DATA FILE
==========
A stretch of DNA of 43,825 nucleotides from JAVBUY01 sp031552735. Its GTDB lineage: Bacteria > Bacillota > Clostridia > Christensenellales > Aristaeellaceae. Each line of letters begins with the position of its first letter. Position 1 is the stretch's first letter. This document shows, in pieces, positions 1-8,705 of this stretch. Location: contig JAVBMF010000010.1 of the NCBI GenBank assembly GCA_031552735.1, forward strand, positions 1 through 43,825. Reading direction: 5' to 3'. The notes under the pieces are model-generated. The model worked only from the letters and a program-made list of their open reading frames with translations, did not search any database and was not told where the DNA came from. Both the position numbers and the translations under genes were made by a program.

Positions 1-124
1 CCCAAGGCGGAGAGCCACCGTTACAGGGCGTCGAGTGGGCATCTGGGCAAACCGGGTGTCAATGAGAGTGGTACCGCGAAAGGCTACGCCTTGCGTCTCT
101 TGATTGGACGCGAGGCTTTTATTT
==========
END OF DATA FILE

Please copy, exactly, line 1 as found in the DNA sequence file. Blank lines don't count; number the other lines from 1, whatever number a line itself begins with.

A stretch of DNA of 43,825 nucleotides from JAVBUY01 sp031552735. Its GTDB lineage: Bacteria > Bacillota > Clostridia > Christensenellales > Aristaeellaceae. Each line of letters begins with the position of its first letter. Position 1 is the stretch's first letter. This document shows, in pieces, positions 1-8,705 of this stretch. Location: contig JAVBMF010000010.1 of the NCBI GenBank assembly GCA_031552735.1, forward strand, positions 1 through 43,825. Reading direction: 5' to 3'. The notes under the pieces are model-generated. The model worked only from the letters and a program-made list of their open reading frames with translations, did not search any database and was not told where the DNA came from. Both the position numbers and the translations under genes were made by a program.